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An SA propaganda poster

The Sturmabteilung (German: "Assault Division"; abbreviated as SA), were a paramilitary organization within the Nazi Party in interwar Germany, originally founded to protect Nazi meetings from disruption, they were the tool used to intimidate, threaten, and commit acts of violence against political opponents as well as Jews and other individuals opposed by party doctrines. When first founded, they were initially called "Monitor Troops." Commonly referred to as the "Brownshirts" or "Storm troopers" (the latter of which was personally given by Adolf Hitler in reference to their founding on November 4, 1921 regarding a street fight against Marxists at the Fall Festival house of Hofbrauhaus in Munich, Germany[1]), the SA at its height numbered greater than twenty times that of the German Army.


The origins of the SA naturally followed the beginnings of the Nazi Party. At the end of the First World War the party was a small group founded by a locksmith named Anton Drexler in 1918, merging with another group in 1919 under the name "German Workers' Party" (Deutsche Arbeiterpartei or DAP).[2][3] An obscure former corporal in the regular army, Adolf Hitler, joined the DAP in September 1919, and through his fiery oratory would transform the small party into the "National Socialist German Workers Party" (Nationalsozialistische Deutsche Arbeiterpartei or NSDAP).[4] When the party expanded, a force was needed to protect meetings, in particular from their rivals the Marxists, and the SA was created in Munich in 1921, organized first to kick out hecklers at Nazi meetings, then to break up the meetings of other parties. Their first action during this time was to boot out over a thousand Marxists at the Hofbrauhaus's festival hall in Munich on November 4th. They also proceeded to fight the Marxists on the streets, owing to Hitler's view on it being necessary to master the streets.[5] The fascists of Italy under Benito Mussolini would inspire a uniform choice: brown shirts worn by all members, emblazoned with a red band bearing a swastika on the left arm. The uniforms themselves were derived from the Imperial Germany Schultztruppe members stationed in what was originally Germany's colonies in Africa, which they got cheaply largely because of the events of World War I.[6] The SA was a group consisting largely of ex-soldiers, Freikorps (Free Corps) members, and common thugs who believed in the Nazi cause; they would march in Nazi rallies, assault political opponents, and intimidate voters during elections. Hitler used them unsuccessfully during the failed Beer Hall Putsch in Munich, 1923, which resulted in a temporary disarray.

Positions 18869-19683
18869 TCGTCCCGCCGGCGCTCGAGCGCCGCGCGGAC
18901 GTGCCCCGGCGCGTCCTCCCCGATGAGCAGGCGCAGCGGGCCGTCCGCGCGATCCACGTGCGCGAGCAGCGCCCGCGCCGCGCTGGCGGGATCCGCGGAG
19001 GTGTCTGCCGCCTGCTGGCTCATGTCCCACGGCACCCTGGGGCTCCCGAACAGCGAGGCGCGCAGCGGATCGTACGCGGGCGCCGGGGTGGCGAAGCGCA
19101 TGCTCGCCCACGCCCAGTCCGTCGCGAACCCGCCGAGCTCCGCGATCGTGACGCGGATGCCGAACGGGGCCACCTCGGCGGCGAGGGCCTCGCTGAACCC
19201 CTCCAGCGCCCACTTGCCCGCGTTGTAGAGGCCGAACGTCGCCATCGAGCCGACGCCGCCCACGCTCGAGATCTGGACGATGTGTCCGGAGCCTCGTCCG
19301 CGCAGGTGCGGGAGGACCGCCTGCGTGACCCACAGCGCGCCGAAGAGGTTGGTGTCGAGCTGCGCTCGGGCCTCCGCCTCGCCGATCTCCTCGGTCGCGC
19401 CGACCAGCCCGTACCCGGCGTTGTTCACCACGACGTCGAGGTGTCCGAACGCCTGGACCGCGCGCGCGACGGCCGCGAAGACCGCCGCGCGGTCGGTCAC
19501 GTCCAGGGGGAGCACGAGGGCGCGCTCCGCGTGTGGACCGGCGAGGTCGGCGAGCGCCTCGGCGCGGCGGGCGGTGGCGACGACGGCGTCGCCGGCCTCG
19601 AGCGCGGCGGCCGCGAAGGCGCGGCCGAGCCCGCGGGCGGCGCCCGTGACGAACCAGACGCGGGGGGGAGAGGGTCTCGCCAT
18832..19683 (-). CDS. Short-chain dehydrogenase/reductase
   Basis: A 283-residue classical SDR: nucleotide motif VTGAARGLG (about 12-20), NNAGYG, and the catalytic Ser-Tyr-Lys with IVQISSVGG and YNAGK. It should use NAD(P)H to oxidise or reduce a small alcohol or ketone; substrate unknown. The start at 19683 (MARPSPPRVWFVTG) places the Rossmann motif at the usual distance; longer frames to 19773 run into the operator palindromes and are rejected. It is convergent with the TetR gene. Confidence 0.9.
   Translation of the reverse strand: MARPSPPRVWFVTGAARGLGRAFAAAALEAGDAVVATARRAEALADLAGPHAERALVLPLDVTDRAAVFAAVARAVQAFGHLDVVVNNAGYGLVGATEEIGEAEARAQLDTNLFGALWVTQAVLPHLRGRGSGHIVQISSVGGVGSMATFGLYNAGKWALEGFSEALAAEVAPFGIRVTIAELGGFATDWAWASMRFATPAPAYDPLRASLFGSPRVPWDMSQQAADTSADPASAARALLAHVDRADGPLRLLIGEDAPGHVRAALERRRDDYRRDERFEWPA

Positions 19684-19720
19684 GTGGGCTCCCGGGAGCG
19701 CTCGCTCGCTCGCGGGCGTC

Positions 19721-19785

Still believing in Hitler's cause, the SA reorganized by 1925. In particular, they gained the uniforms that led to their moniker of brownshirts, a choice decided upon by Hitler due to realizing that the German man were fond of uniforms; and he created a separate unit called the SS within the party that would act as his personal guard.[7] Ironically, however, the reorganized SA ended up nearly causing the Nazi Party to be disbanded again for between 1926 and 1927, after they beat up an old pastor for heckling them.[8] After their victory on September 14, 1930, and then formally taking 107 seats in the Reichstag, the SA, while wearing civilian clothing, proceeded to celebrate by smashing the windows of various Jewish owned shops, department stores, and restaurants, an action that would eventually be repeated on a larger scale in "Krystallnacht", several years later. However, the SA desired to become a revolutionary army, and frequently conducting attacks despite Hitler's insistence that they lay low, often embarrassing him, which ultimately resulted in a minor coup at the Berlin Nazi Party offices led by SA Captain Walter Stennes being put down by the SS on Hitler's orders.[9] In 1931, they were led by a radical who had grandiose dreams of his own: Ernst Röhm. An anti-capitalist who believed in a permanent, continuing revolution[10] (in a manner similar to what Leon Trotsky advocated), Röhm would use the SA to propel Hitler to the chancellery as well as increase the size of the organization to such an extent that it would threaten to replace the much smaller 100,000 man army as Germany's main fighting force, with himself at its head. To that extent the charismatic Röhm swelled the SA from approximately 200,000 in 1931 to close to 2 million men by 1933. His homosexual nature and stature within the SA also was the subject of scandal for Hitler and the Nazis during the 1932 election when the Social Democrats leaked letters between Röhm and a male doctor regarding their tastes in men to the general public.[11]